Big news today on the electronic mortgage front. Cincinnati-based eLynx has acquired Swiftview, a competing firm. eLynx tapped the vast resources of parent firm American Capital Strategies Ltd., (NASDAQ: ACAS), a firm that already owns 180 companies in a range of industries, to close the deal.
"This acquisition is a decisive move to strengthen our position and deliver even greater value to our customers and partners," said eLynx President and CEO Phil Huff. "The eLynx and SwiftView organizations are highly complementary to one another. These synergies will enable us to rapidly advance e-business innovation and set the standard across financial services and a broad range of industries. We share a unified vision to help enterprises deliver a higher quality of service to their customers while gaining dramatic cost and cycle time advantages."
Together the companies serve more than 500 customers in the financial services and insurance industries, including 17 of the top 20 lenders. eLynx alone will handle over 10 million financial transactions involving consumers, lenders and settlement agents by year's end.
It's not yet clear whether eLynx will absorb Portland, Oregon-based Swiftview. eLynx already has an R&D facility located in Portland. According to the release, the firm will maintain operations in both Cincinnati and Portland. For now, it appears that SwiftView president Steve Bachelder will be staying aboard. He was quoted in the release:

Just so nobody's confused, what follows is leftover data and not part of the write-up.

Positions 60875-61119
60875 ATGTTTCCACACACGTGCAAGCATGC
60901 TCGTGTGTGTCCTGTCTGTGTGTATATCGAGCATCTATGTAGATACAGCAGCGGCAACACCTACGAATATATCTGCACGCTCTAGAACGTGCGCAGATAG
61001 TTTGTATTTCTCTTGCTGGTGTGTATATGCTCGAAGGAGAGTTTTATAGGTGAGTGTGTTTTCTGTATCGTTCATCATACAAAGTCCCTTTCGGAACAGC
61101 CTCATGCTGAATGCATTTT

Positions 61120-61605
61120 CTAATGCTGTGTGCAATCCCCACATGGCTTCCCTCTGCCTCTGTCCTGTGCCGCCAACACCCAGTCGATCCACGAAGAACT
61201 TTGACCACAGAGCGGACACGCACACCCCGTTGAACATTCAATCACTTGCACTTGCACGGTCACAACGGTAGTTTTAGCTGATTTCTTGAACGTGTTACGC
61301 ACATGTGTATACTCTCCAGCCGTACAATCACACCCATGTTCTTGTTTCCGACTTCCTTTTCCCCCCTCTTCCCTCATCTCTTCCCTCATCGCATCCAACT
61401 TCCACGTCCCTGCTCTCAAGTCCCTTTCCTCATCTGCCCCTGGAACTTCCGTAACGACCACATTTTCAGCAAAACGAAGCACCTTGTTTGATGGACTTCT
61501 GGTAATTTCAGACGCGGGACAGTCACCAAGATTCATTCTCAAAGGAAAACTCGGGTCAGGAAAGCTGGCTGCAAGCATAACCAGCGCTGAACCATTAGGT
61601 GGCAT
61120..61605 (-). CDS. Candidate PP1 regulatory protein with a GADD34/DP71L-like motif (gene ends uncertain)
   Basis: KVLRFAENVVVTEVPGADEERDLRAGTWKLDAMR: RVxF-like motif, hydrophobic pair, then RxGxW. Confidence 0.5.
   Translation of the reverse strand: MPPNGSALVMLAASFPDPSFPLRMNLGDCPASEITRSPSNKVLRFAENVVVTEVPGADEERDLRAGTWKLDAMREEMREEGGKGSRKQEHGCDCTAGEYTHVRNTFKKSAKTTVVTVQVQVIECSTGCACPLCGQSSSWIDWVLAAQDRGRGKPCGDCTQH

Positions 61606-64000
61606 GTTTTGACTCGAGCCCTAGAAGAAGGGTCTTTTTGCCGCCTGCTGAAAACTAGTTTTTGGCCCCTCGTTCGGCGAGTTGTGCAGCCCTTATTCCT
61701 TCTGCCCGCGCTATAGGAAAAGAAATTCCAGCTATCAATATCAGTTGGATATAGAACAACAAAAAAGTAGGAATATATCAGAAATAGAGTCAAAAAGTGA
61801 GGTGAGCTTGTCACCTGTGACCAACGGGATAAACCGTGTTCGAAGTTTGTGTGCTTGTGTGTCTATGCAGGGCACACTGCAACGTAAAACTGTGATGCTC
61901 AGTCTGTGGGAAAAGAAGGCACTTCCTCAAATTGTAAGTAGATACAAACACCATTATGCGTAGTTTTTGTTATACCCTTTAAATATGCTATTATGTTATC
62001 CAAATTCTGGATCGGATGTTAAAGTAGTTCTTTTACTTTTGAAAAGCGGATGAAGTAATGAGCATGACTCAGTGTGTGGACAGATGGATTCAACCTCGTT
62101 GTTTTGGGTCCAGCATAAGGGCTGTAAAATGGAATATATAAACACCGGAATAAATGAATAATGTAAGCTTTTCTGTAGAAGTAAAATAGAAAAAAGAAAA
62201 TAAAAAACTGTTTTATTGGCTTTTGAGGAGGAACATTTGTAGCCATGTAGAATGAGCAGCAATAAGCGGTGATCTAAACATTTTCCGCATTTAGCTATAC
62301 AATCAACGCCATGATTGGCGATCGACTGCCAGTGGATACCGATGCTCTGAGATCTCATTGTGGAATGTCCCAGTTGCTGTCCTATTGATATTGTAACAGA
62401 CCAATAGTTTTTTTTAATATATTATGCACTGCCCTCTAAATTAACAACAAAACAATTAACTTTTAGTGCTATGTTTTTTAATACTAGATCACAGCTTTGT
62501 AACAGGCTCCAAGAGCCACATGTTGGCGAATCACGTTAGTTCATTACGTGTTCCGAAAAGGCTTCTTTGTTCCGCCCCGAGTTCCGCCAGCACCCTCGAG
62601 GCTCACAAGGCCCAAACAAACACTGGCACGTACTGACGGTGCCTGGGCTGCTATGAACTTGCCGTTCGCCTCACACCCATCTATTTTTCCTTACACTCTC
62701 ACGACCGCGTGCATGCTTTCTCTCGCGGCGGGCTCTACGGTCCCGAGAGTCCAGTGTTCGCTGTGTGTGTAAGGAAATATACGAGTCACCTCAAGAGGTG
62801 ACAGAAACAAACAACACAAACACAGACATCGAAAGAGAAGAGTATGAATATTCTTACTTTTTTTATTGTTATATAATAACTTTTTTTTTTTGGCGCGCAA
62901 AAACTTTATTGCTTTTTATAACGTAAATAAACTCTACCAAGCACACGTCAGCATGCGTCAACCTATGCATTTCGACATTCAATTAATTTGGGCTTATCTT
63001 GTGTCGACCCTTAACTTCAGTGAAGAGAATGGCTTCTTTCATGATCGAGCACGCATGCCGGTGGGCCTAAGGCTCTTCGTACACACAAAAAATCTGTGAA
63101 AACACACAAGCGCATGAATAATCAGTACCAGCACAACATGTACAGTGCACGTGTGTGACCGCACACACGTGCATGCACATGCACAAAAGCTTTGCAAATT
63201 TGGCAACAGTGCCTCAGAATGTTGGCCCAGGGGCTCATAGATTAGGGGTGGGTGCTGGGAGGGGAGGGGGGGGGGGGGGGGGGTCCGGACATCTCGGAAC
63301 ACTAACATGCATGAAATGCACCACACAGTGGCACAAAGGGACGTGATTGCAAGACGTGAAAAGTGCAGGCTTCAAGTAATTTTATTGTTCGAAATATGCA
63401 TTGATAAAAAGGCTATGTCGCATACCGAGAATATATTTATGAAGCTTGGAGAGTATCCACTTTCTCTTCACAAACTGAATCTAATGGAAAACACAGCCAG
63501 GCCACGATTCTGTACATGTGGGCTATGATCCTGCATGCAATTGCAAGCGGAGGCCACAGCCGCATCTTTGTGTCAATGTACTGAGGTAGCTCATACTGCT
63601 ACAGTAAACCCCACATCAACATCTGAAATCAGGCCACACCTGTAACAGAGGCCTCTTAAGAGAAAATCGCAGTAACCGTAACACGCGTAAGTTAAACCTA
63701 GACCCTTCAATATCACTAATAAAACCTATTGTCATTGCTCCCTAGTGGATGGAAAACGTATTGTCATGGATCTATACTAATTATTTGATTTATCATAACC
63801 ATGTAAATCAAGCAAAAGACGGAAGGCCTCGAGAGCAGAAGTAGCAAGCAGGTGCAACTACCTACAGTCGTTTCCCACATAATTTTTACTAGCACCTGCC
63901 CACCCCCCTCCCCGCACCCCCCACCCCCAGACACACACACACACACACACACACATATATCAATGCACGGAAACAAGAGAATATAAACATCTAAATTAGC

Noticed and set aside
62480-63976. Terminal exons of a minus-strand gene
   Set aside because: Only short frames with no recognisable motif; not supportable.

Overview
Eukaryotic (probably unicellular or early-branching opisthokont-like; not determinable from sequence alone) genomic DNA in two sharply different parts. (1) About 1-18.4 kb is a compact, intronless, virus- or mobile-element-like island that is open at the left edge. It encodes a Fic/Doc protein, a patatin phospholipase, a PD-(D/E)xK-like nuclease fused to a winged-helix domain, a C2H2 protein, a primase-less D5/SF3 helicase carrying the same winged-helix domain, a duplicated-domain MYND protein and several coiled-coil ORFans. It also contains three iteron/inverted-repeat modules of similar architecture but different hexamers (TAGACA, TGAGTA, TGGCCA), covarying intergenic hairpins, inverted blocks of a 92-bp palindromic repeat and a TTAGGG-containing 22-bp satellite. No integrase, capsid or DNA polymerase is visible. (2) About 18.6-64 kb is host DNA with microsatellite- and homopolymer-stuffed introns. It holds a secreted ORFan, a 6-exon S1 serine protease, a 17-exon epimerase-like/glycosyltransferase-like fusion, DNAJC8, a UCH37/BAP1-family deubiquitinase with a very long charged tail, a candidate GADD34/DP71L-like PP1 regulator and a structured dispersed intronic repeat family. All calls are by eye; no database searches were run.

"We are extremely pleased to join forces with eLynx at a time when financial services enterprises are looking to paperless processes to improve the efficiency of their businesses," Bachelder said. "We have great respect for the accomplishments of eLynx and are very excited about the impact our combined capabilities will have on the rapid shift towards paperless transactions. The combined companies' resources and services will mean we can serve all our customers even better, while accelerating their efficiency with the best and most widely used paperless tools in the industry."
Lenders are eager to move into all-electronic mortgages as it will reduce their costs and shorten their cycle times. Few lenders have made the move yet, however, despite the fact that the GSEs have stated they were in the market to invest in electronic notes for some time. The announcement earlier this year by the Mortgage Bankers Association that it would endorse MERS as a repository for electronic notes was expected to move the industry forward.